Moreover, Plaintiffs’ challenge is based on both “[t]he plain and unambiguous meaning of ․ subsection 1819(g)” (Medicare) and “the plain and unambiguous meaning of ․ subsection 1919(g)” (Medicaid). Compl. ¶¶ 66–67. The complaint also includes two separate jurisdictional bases—one for “Plaintiffs’ challenge[ ] to the Final Rule as applied to Medicaid under the Medicaid Act claim,” id. ¶ 46, and another for “Plaintiffs’ challenge[ ] to the Final Rule as applied to Medicare,” id. ¶ 47.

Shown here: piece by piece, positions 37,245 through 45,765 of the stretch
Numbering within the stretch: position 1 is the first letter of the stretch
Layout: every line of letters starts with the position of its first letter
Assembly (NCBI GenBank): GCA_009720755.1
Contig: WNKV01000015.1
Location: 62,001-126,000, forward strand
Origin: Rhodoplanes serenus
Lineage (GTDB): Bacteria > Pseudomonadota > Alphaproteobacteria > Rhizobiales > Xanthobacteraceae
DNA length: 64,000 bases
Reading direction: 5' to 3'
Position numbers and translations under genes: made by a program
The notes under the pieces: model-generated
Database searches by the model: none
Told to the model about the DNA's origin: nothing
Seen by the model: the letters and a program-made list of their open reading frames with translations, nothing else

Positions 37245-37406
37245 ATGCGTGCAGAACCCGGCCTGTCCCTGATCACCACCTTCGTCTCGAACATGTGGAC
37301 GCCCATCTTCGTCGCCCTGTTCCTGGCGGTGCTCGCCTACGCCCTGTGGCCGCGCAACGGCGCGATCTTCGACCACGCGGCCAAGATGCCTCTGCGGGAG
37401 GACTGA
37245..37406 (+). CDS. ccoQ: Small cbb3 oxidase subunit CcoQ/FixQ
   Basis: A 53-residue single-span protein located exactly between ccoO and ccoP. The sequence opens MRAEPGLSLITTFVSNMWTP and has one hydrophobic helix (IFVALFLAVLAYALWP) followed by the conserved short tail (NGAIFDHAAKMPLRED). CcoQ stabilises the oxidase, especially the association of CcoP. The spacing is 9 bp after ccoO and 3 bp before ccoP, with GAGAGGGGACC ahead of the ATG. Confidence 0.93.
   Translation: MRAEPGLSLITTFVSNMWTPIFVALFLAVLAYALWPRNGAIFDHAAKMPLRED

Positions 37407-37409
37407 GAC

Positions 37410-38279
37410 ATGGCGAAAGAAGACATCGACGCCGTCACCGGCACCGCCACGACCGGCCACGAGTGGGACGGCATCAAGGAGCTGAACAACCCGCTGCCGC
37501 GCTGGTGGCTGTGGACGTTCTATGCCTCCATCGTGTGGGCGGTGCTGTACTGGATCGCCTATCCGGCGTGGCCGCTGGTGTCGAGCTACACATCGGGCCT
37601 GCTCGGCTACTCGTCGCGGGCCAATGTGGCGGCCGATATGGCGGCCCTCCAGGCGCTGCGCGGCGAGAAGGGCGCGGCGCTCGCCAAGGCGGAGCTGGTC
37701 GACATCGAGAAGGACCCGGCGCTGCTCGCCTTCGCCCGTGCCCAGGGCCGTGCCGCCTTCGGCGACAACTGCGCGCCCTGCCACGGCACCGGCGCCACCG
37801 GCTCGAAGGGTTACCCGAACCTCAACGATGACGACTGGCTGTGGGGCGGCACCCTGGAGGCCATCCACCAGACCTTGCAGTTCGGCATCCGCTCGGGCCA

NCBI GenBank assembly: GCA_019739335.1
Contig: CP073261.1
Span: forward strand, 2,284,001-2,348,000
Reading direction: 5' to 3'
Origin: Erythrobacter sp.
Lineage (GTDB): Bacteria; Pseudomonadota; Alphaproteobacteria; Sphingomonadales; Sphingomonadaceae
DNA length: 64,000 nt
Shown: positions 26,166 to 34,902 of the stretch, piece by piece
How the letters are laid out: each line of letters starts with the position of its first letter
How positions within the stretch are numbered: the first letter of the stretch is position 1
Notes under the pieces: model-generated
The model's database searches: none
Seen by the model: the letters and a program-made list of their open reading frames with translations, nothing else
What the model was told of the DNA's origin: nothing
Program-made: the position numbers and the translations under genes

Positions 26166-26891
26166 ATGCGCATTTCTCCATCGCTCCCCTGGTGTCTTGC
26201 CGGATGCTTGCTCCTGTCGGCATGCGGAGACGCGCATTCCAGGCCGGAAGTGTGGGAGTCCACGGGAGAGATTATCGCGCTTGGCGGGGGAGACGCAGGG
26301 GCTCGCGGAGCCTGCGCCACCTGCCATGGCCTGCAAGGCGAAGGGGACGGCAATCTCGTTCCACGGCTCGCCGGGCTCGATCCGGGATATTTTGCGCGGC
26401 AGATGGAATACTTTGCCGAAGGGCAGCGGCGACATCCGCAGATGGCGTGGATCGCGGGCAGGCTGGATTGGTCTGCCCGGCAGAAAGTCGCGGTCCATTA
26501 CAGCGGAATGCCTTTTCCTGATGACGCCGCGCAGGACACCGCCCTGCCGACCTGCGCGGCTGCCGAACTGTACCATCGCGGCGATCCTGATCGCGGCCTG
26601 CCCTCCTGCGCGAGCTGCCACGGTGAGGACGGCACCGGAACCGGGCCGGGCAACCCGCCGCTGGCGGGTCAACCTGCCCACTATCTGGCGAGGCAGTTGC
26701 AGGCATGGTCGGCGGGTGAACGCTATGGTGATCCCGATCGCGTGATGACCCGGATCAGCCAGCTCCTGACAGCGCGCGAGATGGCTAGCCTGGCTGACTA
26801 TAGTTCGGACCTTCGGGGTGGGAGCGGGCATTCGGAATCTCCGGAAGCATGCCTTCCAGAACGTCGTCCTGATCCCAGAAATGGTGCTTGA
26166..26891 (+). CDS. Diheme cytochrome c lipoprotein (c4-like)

To be sure, courts have, in some circumstances, found that a plaintiff's Medicaid Act claim in fact has its “standing and substantive basis” in the Medicare Act. See, e.g., R.I. Hosp. v. Califano, 585 F.2d 1153, 1162 (1st Cir. 1978) (finding no subject-matter jurisdiction over a Medicaid Act reimbursement claim where doing so would put the court “in the peculiar posture of hearing a case that consists entirely of a challenge to the limits promulgated under [the Medicare Act], when [the court is] expressly barred by [that Act] from entertaining that challenge”). For example, a court may find that the Medicare Act provides the basis for a nursing facility's challenge to the termination of its Medicaid provider agreement when “the sole reason for termination of [the] Medicaid provider agreement was the termination of [the] Medicare provider agreement for [the facility's] failure to comply with Medicare laws and regulations.” In re Bayou Shores SNF, 828 F.3d 1297, 1330 (11th Cir. 2016) (emphasis in original). But when “faced with a case like [Plaintiffs’] in which the gravamen” of the claim “can be said to arise under the Medicaid Act,” that Act is the basis for the claim. R.I. Hosp., 585 F.2d at 1162.